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The share market surrendered early gains as surging bond yields dampened the outlook for tonight’s US trade.

The S&P/ASX 200 faded to a loss of 8.5 points or 0.11 per cent. Gains in select mining stocks were outweighed by declines in healthcare and banking stocks.

Rio Tinto and Redbubble fell after trading updates. JB Hi-Fi advanced after sales withstood Covid lockdowns better than expected.

What moved the market

The ASX put on as much as 28 points in morning trade before caution set in ahead of the resumption of US trade tonight following the Martin Luther King Jr public holiday. Sentiment soured as US equity futures reacted to a jump in long -term borrowing costs.  

The yield on ten-year US treasuries rallied five basis points this afternoon to a level last seen in January 2020. Yields have risen sharply this year in anticipation of up to three increases in official rates as the Federal Reserve tries to cool rampant inflationary pressures.

US equity futures wilted in the face of higher borrowing costs. S&P 500 futures slumped 24.5 points or 0.53 per cent. Futures for the rate-sensitive Nasdaq skidded 158 points or 1.02 per cent.

The deteriorating futures outlook overshadowed broadly positive overnight leads. The pan-European Stoxx 600 rallied 0.7 per cent. The German benchmark edged up 0.32 per cent. Britain’s FTSE 100 advanced 0.91 per cent.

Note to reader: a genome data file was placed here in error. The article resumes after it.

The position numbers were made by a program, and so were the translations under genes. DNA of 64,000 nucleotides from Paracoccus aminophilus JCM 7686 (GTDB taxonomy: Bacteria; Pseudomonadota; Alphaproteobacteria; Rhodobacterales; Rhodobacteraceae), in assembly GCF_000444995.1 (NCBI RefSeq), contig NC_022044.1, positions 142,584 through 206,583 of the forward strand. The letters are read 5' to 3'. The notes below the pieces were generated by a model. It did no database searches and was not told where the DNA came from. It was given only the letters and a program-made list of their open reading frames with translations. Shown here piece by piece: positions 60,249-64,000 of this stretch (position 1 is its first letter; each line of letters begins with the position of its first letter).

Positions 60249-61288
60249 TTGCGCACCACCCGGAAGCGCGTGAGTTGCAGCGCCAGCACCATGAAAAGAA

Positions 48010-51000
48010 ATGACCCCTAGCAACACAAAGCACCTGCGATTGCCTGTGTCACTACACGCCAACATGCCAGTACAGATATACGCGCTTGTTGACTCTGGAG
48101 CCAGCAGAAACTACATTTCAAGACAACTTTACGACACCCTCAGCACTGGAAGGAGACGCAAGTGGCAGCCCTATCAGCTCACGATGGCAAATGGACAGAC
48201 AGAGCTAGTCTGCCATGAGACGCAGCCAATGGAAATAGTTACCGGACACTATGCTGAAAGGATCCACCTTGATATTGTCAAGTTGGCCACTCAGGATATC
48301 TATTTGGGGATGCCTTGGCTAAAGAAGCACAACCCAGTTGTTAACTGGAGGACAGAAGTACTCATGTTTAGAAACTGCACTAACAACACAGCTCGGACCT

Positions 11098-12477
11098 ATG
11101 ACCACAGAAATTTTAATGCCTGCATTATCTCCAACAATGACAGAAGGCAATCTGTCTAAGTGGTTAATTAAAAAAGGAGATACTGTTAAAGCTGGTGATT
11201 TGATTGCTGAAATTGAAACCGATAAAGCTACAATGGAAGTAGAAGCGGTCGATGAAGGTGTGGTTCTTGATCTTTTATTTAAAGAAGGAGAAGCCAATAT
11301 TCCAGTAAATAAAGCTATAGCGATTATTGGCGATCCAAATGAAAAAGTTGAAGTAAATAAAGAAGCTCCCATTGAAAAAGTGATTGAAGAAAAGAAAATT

This afternoon’s action reflected doubts about the near-term outlook for equities as markets adapt to rising inflation and higher rates. Global markets have struggled for traction since the turn of the year. Wall Street and the ASX have yet to log a weekly gain for 2022. The Nasdaq Composite will resume trade tonight on a three-week losing streak.

Adding to pressures back home, a weekly survey showed confidence in the economic outlook collapsed last week as Covid case numbers surged The ANZ-Roy Morgan consumer sentiment index dived 7.6 per cent to 97.9, the lowest reading since October.  

“Sentiment has slumped due to the rapid spread of the highly contagious Covid-19 Omicron virus variant over the summer as Aussies adjust to ‘living with the virus’,” CommSec senior economist Ryan Felsman said.

“Covid-19 isolation requirements are having a huge impact on the Aussie economy, and in particular, the labour force and supply chains. CBA Group economists estimate that close to one million people nationally are likely to be in isolation due to being a close contact or being infected,” he added.

Winners’ circle

A 62.6 per cent year-on-year increase in first-half online sales helped offset a 1.6 per cent dip in total sales at JB Hi-Fi. The retailer reported “strong” sales momentum through the half as consumers bought electronics and home appliances. Online sales grew to 22.7 per cent of total sales during lockdowns in eastern States. Shares in the company gained 6.86 per cent.  

A fourth-quarter bump in margins helped lift Ampol 2.39 per cent. The fuel refiner said the Lytton Refiner Margin almost doubled to US$11.24 a barrel from US$6.76 in the third quarter. Refinery production increased to 1,585 ML from 1,565 ML the previous quarter.